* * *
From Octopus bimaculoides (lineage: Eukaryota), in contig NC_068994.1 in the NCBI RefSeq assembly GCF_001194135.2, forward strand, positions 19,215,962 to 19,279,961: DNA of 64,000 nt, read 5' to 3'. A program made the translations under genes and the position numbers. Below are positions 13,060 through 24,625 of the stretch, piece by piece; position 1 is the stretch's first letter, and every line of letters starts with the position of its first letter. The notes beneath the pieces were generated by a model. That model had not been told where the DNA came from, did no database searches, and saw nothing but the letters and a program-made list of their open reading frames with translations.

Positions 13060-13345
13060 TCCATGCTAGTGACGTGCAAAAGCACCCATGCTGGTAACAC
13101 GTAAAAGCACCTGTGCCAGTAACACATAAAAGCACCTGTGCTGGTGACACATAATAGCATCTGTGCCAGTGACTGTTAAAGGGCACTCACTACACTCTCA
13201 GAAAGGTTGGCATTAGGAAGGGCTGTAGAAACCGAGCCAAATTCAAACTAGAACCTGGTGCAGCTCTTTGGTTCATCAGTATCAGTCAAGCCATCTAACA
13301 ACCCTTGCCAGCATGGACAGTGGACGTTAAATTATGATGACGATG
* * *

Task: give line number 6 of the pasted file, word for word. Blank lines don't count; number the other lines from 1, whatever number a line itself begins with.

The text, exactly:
13301 ACCCTTGCCAGCATGGACAGTGGACGTTAAATTATGATGACGATG